J. R. Little, a resident of Quincy, developed a patent for a metal wheel for agricultural use in the early 1880s. From that start, Quincy became the nation’s second largest metal wheel manufacturing center.
Metal wheel manufacturers in Quincy were the Quincy Metal Wheel Company, J. R. Little Metal Wheel Company, Electric Wheel Company, Bush Foundry and Metal Wheel Company, and Empire Manufacturing Company. Many residents will recognize the name of Electric Wheel, which was absorbed by Firestone, and eventually became Titan International. While the other companies are more obscure, they provide an interesting part of Quincy’s manufacturing capability in the late 19th and early 20th centuries.
The history of the Quincy Metal Wheel Company requires mention of two other companies. The preliminary development work was accomplished at Smith Hill & Company and this first metal wheel company of the city was eventually sold to Bettendorf Metal Wheel of the Quad Cities.
Nineteenth century agricultural equipment typically had wooden wheels. The strength of the wheel depended upon the “tire”, an outer metal band that held the spokes firmly into the hub. If the spokes became loose, making the wheel weak, the tire had to be shortened, heated, and pressed into the wheel rim when hot. When the metal cooled, the tire would shrink and tighten the wheel.
But farm machinery was universally exposed to weather and an all-metal wheel would be a distinct advantage. The spokes of steel wheels would be riveted into the tire and cast or forged into the hub.
James Robert Little was born at Sparta, Illinois in 1833. He married Jaline Smith at Canton, Illinois in 1853. Little was foreman of the Weir Plow Company in Monmouth until he moved to Quincy in 1880. For a year or more he was the superintendent of the Collins Plow Company. About 1881 he began to develop a patent for manufacturing metal wheels. He became the pioneer developer of metal wheels in this area.
His original patent may have been filed as early as 1883, but the earliest patent found in a search was filed June 2, 1884.The patents included not only the metal wheel itself, but also the manufacturing process. The initial wheel production was started at the thriving Quincy industrial firm, Smith, Hill & Company.
Ceylon Hill started a small foundry in Quincy in 1866 employing about a half dozen men. In 1870 Thomas Hill became a partner and a machine shop was built. The business, known both as the Smith, Hill & Co. and the Eagle Foundry and Machine Shop, prospered making various products including steam engines, elevators, and milling machines. In 1888 this company became incorporated as Smith-Hill Foundry and Machine Company and in 1899 the company became part of Otis Elevators.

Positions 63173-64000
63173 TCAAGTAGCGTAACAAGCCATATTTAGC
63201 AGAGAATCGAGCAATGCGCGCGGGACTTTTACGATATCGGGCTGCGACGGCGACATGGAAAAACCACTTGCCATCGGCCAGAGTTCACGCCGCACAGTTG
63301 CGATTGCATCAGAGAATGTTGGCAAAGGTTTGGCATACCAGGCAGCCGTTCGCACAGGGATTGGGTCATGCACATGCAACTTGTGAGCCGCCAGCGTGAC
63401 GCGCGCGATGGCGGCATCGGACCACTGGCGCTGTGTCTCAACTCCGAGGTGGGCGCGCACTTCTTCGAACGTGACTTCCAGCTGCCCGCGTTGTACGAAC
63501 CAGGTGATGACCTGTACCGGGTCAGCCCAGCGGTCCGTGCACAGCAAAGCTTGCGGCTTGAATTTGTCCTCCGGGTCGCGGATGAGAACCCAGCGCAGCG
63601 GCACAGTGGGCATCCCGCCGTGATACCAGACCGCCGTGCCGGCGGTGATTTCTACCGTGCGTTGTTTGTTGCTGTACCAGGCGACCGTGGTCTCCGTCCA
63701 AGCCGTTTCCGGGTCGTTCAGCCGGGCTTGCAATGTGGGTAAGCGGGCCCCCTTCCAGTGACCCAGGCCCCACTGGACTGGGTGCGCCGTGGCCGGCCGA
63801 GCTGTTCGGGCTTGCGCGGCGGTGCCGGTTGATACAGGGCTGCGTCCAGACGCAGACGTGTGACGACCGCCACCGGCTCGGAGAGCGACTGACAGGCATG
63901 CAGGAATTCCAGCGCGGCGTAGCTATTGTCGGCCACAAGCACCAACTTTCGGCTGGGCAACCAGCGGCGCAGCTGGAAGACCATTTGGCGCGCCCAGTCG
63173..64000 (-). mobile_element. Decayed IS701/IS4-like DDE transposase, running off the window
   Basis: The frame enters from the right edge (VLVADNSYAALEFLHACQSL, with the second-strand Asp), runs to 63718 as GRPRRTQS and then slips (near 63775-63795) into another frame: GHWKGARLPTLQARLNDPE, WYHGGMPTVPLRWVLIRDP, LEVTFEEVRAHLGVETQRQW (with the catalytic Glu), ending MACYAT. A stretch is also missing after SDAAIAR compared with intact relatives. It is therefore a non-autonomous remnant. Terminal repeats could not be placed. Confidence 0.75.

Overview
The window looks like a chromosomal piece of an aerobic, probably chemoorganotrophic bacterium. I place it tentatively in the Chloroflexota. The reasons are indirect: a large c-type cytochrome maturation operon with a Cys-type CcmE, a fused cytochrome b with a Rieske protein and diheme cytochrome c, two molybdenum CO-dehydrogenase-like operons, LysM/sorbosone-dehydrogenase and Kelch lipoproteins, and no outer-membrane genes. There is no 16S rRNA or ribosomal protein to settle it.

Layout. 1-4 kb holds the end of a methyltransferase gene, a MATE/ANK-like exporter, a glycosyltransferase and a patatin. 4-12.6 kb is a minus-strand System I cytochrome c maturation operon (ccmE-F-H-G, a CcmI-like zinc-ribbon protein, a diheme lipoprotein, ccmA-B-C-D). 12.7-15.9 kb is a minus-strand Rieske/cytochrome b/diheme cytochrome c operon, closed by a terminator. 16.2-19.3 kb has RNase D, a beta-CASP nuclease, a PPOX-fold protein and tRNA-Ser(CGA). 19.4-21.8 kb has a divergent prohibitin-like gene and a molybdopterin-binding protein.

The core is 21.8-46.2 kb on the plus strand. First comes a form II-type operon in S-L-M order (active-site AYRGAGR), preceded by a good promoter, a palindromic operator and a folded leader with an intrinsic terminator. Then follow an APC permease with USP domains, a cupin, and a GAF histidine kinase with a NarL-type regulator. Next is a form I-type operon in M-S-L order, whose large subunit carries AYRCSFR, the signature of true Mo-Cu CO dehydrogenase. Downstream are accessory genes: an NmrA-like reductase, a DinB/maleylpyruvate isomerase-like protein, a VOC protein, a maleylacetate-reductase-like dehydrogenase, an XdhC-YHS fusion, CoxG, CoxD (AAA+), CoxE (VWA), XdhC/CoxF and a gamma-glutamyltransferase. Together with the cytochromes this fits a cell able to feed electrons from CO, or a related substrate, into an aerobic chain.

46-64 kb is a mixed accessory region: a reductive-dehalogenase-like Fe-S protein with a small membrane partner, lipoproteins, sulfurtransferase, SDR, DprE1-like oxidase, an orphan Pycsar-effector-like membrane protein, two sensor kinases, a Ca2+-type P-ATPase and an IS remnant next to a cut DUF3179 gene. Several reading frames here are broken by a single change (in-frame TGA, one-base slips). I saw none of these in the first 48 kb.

The equipment to manufacture the metal wheels was developed at Smith-Hill based upon Little’s patent. By the end of 1883 the first floor of their building was devoted to the manufacturing process for metal wheels.
The Quincy Metal Wheel Company was incorporated in August 1884. The stockholders were Ceylon Smith, Thomas Hill, James R. Little, Martin Heiderick, Pliney B. Williams, Andrew Burman, J. Oliver Glenn, and W. H. Collins. The stockholders included the two principals from Smith-Hill. Williams had also been associated with that company until he left to devote full time to this new venture.
In late 1885 the manufacturing of the “Little patent iron wheel” was still being done in the facilities of Smith-Hill. But in June 1886 the company leased with the option to buy the Eighth Hour Tobacco Company building at Front and Delaware. By September the manufacturing had moved to these facilities.
The production of the metal wheels increased over the years. By April 1886 some 10,000 wheels had been sold in the previous year. By May 1887 the company had shipped over 100,000 wheels. In February 1890 they turned out 1,000 wheels a day. By March 1891 they were turning out about 300,000 wheels a year and employing up to 60 workers.
The products of the company were generally used for sulky plows, cultivators, hay rakes, corn planters, harvesters, hay presses, and other agricultural implements. However, in May 1890 they shipped two sets of wheels 80 inches in diameter and 20 feet, 8 inches in circumference. The outside metal rims were 8 inches wide and ¾ inch thick. There were 32 three-quarters inch spokes and the wheels weighed 700 pounds each. They were the largest wheels ever produced in this country and were to be used for well boring machines.
One of the competitors of the Quincy Metal Wheel Company was the Bettendorf Metal Wheel Works. William P. Bettendorf invented a metal wheel in 1882 while at Peru Plow Company. Thinking that progress was slow at that company, Bettendorf and his brother, Joseph W. Bettendorf, began making metal wheels in conjunction with the Eagle Manufacturing Company of Davenport, Iowa eventually forming the Bettendorf Metal Wheel Company.
In December 1887 the Quincy Metal Wheel Company sued the Bettendorf Metal Wheel company and sought an injunction for patent infringement. But in November 1890 Bettendorf arranged to buy Quincy Metal Wheel. The decision to sell was made because the local company could not obtain a suitable location along the railroad.
In September 1891 the Quincy firm became the property of the Eagle Manufacturing Company and the Bettendorf Metal Wheel Works. The local company was employing about 35 men at the time. Although the company was initially going to be moved to Davenport, the move was later planned for Springfield, Ohio, another of Bettendorf’s locations.
However, metal wheel manufacturing did not end in Quincy. Even as the sale of the original company was being completed, a local paper reported that J. R. Little had an invention that would result in a new metal wheel works. But that is a story for another time.
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